Sunita and Molly then repeatedly ask Mack what a Lothario is. Mack has trouble explaining it to them until she uses the word “player.” Apparently, the “Mack & Rita” filmmakers want people to equate “vocabulary intelligence” with “mentality of a boring old lady,” and that the average 30-year-old woman can’t possibly know what the word Lothario means.

Sunita and Molly are self-absorbed, yammering characters whose personalities are indistinguishable from one another. Molly and Sunita only seem to care about what they see and post about themselves on social media. Carla is portrayed as a loyal and accepting friend who tries to give Mack more confidence and a lot of understanding.

However, Carla’s patience is tested when the “body transformation” happens to Mack, who ends up becoming a popular social media influencer in her new “old woman” body, and Mack becomes an unreliable friend. This information was already revealed in the “Mack & Rita” trailer. You know a movie is bottom-of-the-barrel rubbish when there’s nothing salvagable that can be edited to make the movie’s trailer look interesting.

While the four gal pals are hanging out at a restaurant for lunch, Mack sees two elderly woman dining together at a nearby outdoor cafe. Mack says that she envies how life seems to be so simple for these senior citizens because these old women know who they are and what they want. Mind you, Mack knows nothing about these women or what their conversation is about, so she really has no idea if these women are as happy or as confident as she assumes they are. Mack has a weird fixation on thinking that women of retirement age are supposed to be happier than any other women just because elderly women have lived that long and are old enough to retire. It’s a very misguided and ignorant over-simplication of women.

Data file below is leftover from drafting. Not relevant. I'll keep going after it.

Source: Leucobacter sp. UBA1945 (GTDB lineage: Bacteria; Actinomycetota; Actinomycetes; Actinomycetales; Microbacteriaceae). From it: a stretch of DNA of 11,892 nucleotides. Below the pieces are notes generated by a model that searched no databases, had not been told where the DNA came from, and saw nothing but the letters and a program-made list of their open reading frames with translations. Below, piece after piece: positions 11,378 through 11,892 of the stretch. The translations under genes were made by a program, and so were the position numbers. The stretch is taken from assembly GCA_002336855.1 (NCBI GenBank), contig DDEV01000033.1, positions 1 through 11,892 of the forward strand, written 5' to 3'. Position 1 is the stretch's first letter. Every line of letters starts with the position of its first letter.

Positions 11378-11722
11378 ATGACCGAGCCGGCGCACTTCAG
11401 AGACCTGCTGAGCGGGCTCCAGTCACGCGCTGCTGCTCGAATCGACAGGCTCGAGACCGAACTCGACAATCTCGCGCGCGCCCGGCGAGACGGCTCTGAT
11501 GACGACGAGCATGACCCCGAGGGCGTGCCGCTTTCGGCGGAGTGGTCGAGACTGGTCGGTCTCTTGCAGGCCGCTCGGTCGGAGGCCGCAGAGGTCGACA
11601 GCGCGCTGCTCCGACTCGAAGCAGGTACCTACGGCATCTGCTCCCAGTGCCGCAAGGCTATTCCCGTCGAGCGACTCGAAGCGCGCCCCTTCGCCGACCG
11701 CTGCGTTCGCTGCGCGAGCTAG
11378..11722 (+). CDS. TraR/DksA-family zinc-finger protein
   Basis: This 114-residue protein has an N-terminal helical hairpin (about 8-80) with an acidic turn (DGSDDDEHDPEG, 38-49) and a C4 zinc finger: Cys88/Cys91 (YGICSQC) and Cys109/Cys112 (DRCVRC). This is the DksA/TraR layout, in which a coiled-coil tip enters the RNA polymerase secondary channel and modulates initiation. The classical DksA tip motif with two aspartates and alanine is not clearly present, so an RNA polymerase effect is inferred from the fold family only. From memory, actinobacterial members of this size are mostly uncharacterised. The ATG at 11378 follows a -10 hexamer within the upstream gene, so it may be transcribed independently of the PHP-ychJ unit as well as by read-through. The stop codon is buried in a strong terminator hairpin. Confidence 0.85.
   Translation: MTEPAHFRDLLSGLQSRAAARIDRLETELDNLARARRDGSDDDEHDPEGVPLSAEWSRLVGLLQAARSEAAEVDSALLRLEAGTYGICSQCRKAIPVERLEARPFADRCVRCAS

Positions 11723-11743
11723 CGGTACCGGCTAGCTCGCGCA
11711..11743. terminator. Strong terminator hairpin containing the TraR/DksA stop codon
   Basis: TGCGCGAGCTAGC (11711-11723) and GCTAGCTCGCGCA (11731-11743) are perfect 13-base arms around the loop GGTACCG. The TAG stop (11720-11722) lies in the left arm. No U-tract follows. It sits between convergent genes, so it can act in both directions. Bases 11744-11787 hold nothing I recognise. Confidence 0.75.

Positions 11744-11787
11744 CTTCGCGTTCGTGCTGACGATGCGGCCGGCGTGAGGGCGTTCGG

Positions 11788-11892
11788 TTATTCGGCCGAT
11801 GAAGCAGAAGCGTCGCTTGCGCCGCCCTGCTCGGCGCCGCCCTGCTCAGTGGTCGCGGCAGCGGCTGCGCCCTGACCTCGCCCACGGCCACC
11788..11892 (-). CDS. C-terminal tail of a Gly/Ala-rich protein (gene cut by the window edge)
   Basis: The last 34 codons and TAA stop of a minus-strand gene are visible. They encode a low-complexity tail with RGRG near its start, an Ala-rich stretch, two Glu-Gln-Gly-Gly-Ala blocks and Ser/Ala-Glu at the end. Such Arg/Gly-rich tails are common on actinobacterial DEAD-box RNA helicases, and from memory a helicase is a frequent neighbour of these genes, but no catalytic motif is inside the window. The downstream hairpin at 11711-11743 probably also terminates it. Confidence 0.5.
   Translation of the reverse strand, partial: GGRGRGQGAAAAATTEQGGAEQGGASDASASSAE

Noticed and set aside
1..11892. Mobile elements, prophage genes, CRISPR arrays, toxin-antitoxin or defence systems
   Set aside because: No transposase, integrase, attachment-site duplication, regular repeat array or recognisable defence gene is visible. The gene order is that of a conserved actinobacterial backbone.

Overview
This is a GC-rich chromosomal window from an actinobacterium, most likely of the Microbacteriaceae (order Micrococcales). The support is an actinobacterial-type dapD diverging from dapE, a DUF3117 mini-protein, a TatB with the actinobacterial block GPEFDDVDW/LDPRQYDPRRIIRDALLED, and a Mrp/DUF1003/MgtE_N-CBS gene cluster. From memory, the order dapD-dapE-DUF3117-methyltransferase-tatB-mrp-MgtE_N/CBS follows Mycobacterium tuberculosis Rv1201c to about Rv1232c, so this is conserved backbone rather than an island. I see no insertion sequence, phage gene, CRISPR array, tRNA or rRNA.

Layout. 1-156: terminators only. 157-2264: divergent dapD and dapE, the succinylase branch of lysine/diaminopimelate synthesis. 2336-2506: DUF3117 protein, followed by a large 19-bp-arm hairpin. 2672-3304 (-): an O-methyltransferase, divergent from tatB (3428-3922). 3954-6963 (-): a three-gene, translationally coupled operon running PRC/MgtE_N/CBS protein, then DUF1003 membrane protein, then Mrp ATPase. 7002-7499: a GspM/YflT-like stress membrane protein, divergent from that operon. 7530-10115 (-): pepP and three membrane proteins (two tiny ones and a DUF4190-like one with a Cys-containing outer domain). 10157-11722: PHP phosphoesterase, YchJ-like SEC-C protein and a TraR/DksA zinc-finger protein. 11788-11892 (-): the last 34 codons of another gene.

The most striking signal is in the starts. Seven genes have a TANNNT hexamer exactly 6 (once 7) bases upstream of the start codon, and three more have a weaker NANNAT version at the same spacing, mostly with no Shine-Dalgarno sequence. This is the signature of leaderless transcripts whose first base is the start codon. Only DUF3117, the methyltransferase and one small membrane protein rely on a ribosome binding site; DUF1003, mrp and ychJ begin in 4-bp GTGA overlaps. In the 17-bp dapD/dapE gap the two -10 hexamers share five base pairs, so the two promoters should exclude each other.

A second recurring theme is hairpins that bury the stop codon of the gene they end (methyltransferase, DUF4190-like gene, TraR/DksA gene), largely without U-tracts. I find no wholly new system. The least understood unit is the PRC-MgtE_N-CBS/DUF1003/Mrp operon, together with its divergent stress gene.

Mack tells Carla when Mack points out the two elderly women having lunch together: “I want to be like them: just sitting around and falling asleep until someone shakes me awake.” What a condescending and ageist perception of elderly women. “Mack & Rita” repeatedly pounds this negative stereotype that women over the age of 70 are supposed to be boring, and then uses this unflattering perception as a flimsy plot device that’s not only stupid but it’s also offensive. The entire terrible premise of “Mack & Rita” is that any woman over the age of 70 who is not boring is the exception and probably does things that deserve to have people laughing at her because she’s supposed to be “too old” to do those things.